Jan 2, 2019
What do magicians, historians, and performers have in common? Find out in today’s episode of Amplified Initiative where we’ll listen in on the panel “Feeling Is Believing: Embodied Practices of Popular History.”
The Amplified Initiative is a project of the Organization of American Historians (oah.org) and presented by the Oral History Association (oralhistory.org). This project from the Organization of American Historians aims to broaden the impact of the OAH’s 2018 conference by asking partner organizations to develop material, based on the conference panels, that will be shared with each partner’s specific audience.
When considering “forms” of history, we tend to think of those that are self-consciously pedagogical and/or interpretive: the monograph, the lecture, the commemoration, the museum. Scholars interested in popular history have also added television, film, and more popular forms to this list, but embodied engagements (that is, interactions where meaning is made at the site of the body) are often understudied. We assume that “history” is kept separate from the knowledge-producing or appraising subject, who we still think of as a sort of “blank slate,” and who learns about and makes meaning from the past quite apart from their own experience or sense of self. It is only recently that scholars working across several fields (history, performance studies, theatre studies, affect studies) have begun to take seriously the ways that people make historical meaning through embodied engagement.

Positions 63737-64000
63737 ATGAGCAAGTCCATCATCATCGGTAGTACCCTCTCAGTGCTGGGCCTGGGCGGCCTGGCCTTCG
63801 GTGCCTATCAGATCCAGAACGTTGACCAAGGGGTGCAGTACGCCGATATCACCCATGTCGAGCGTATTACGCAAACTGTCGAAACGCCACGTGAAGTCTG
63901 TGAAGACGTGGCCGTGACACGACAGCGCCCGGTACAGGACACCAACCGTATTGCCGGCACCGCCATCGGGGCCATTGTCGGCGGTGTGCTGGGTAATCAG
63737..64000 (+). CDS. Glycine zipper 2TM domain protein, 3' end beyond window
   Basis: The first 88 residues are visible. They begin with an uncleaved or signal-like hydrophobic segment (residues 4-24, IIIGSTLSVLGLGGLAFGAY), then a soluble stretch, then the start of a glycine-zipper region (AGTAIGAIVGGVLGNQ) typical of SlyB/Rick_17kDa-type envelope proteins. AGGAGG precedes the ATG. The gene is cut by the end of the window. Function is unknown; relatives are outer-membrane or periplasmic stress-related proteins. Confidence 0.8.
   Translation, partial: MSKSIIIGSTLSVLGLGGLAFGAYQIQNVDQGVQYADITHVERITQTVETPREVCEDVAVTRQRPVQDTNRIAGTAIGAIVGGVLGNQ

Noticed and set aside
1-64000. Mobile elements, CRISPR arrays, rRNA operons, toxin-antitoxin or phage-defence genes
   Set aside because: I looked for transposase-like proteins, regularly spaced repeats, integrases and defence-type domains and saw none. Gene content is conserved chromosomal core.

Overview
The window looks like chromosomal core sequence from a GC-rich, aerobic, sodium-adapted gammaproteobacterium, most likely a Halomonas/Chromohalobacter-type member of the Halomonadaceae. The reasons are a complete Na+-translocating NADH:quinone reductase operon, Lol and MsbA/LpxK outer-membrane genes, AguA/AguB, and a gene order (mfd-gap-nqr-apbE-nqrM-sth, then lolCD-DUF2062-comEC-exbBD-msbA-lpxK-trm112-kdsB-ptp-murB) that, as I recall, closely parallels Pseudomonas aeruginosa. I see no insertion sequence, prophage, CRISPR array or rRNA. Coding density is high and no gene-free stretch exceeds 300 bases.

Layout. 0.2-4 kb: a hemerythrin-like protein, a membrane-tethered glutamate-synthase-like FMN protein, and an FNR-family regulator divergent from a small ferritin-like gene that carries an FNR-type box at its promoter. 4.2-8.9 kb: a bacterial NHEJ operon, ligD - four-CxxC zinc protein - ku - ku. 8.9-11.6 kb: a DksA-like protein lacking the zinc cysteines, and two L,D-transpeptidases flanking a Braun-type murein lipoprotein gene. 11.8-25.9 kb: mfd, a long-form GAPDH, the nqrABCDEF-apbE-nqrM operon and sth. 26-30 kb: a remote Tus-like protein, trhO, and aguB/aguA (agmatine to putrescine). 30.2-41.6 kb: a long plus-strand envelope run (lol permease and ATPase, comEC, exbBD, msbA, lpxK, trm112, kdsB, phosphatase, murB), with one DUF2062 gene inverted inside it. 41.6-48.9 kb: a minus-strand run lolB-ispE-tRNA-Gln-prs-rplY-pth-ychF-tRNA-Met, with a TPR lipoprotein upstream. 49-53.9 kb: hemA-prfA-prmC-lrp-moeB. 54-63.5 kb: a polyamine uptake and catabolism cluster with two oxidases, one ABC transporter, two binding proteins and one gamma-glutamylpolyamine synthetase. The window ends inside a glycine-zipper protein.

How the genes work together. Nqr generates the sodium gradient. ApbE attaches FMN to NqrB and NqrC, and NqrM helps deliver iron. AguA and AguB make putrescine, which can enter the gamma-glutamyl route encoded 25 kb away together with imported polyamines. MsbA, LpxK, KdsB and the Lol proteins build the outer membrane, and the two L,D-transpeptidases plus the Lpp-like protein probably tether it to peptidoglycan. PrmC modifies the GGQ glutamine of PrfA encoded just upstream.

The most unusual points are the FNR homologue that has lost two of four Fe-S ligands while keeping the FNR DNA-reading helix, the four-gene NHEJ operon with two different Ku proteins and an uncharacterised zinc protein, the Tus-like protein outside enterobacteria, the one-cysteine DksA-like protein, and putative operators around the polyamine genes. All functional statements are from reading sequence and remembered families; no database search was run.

This panel examines the way in which forms of history that involve the body as the primary site of discovery and meaning-making, has intersected and interacted with its surrounding popular culture.
Chair and Commentator: Amy Tyson, DePaul University
Panelists: Malgorzata Joanna Rymsza-Pawlowska, American University Michelle Liu Carriger, University of California, Los Angeles Aileen Robinson, Stanford University
You can listen to the full version of this panel, as well as other presentations that didn’t make into the podcast, at oah.pathwright.com.